Liked many of the secondary characters, and I liked the vampyre aspect anyway since it's one of my things. I would have liked more lively vampyres! It was very "soft"... How do I explain that? The characters were generally shadows of themselves? Bodie was the most vivid character, with the most "life" (given that the others were the undead!).

Overall, 6 out of 10. :) I wouldn't read it again but I did enjoy it. I finished it which says a lot for me because I couldn't finish the last two zines I started. :) [7]

Much as I (occasionally) like occulty witchcraft supernatural stuff, I cannot square it with Pros, even really in AU. I've read a couple of Doyle as wiccan, or Doyle the follower of the Old Ways. Mmm. No. I blame Robin of Sherwood.

I have just finished a different Jane story last night, and the title has gone out of my head entirely, argh. But your description of long paragraphs explaining what's going on with less dialogue is spot-on. They're very good long paragraphs, but it's a noticeable characteristic in the writing. In whichever story that was, anyway - argh! [8]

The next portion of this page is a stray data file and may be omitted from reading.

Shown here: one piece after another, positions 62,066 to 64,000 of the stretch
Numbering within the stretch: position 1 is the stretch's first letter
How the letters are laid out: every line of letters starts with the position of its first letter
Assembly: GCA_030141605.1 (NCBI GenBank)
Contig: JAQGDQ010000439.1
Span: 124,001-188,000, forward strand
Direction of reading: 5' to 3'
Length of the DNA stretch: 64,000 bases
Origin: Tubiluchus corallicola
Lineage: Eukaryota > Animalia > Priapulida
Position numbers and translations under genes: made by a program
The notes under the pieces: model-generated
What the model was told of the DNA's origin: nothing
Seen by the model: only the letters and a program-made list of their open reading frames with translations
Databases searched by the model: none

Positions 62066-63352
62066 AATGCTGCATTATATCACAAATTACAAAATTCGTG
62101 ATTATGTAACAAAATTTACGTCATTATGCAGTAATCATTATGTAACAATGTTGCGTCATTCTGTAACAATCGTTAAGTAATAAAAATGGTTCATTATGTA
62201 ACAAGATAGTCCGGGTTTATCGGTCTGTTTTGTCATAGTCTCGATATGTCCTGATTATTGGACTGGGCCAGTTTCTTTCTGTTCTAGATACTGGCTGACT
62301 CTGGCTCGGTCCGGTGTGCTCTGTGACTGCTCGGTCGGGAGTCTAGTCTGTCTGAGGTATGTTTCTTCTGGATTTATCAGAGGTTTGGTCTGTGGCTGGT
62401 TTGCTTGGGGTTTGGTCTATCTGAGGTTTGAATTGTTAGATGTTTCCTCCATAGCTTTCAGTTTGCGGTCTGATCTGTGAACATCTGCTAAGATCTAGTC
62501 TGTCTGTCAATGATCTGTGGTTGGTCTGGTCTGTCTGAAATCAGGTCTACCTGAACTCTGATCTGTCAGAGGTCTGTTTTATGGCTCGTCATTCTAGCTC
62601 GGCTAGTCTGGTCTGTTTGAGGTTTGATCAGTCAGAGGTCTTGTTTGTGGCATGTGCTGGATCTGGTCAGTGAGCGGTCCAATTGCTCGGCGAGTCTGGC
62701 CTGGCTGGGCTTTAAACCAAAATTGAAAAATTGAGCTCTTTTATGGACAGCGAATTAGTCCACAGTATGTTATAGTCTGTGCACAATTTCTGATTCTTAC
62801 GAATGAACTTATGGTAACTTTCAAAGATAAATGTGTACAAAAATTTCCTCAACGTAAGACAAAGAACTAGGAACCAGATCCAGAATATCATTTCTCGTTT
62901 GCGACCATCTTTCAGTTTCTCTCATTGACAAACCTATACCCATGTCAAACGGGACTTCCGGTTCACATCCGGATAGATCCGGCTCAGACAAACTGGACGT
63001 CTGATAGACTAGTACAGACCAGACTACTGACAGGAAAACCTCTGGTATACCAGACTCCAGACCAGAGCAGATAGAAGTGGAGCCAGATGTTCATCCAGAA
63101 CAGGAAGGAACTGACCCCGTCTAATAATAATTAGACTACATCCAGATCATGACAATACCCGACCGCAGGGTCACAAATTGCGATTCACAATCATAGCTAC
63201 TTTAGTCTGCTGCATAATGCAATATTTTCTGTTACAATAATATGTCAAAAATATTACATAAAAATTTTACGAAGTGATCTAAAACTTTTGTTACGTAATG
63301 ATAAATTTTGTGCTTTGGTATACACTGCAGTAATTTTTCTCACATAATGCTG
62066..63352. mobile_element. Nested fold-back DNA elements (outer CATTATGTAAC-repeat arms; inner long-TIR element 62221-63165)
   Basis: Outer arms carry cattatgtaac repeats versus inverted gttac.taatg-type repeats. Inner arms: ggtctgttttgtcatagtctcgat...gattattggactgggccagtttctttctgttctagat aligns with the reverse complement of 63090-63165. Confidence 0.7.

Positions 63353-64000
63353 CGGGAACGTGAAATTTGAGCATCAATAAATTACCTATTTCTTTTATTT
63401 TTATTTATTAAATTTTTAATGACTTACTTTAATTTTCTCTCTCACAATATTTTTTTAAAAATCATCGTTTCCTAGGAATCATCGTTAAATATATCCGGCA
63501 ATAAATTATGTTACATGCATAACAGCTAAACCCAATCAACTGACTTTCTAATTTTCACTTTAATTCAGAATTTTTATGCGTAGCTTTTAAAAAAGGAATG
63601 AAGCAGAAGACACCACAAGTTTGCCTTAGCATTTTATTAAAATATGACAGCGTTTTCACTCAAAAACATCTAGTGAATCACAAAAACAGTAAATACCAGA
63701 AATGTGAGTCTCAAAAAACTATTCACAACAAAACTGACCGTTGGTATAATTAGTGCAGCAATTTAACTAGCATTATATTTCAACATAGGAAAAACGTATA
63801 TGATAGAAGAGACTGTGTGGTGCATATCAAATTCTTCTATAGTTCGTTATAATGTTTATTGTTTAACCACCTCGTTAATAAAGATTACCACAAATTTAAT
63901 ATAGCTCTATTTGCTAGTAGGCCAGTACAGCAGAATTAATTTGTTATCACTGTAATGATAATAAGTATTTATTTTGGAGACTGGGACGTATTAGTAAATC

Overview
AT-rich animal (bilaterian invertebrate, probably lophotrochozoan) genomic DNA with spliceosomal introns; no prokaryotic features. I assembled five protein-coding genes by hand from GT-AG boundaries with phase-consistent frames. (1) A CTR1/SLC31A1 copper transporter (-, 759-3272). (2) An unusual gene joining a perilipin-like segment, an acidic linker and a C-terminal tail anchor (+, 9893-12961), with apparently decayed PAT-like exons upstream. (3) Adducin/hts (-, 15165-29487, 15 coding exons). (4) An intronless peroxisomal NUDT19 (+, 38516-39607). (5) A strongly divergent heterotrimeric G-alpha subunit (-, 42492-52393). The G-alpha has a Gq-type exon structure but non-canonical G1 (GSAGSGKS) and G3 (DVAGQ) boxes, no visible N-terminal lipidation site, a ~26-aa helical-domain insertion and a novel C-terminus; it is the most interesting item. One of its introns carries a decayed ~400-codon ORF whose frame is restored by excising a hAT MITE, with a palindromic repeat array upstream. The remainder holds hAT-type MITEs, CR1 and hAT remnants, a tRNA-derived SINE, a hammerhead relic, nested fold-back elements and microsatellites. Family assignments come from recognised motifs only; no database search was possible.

It's been aaaages since I read Unfinished Melody, but I bought it and read it on the strong recommendation of someone and I've got to say that I was really disappointed in it after that.

My biggest squick with it was the way she portrayed Doyle - despite being the vampire of all vampires, and strong and powerful and fast and all, I seem to remember him fainting at the slightest thing, and swooning and weeping guiltily all over the place too. Bodie seemed to do an awful lot of carrying him around in his arms...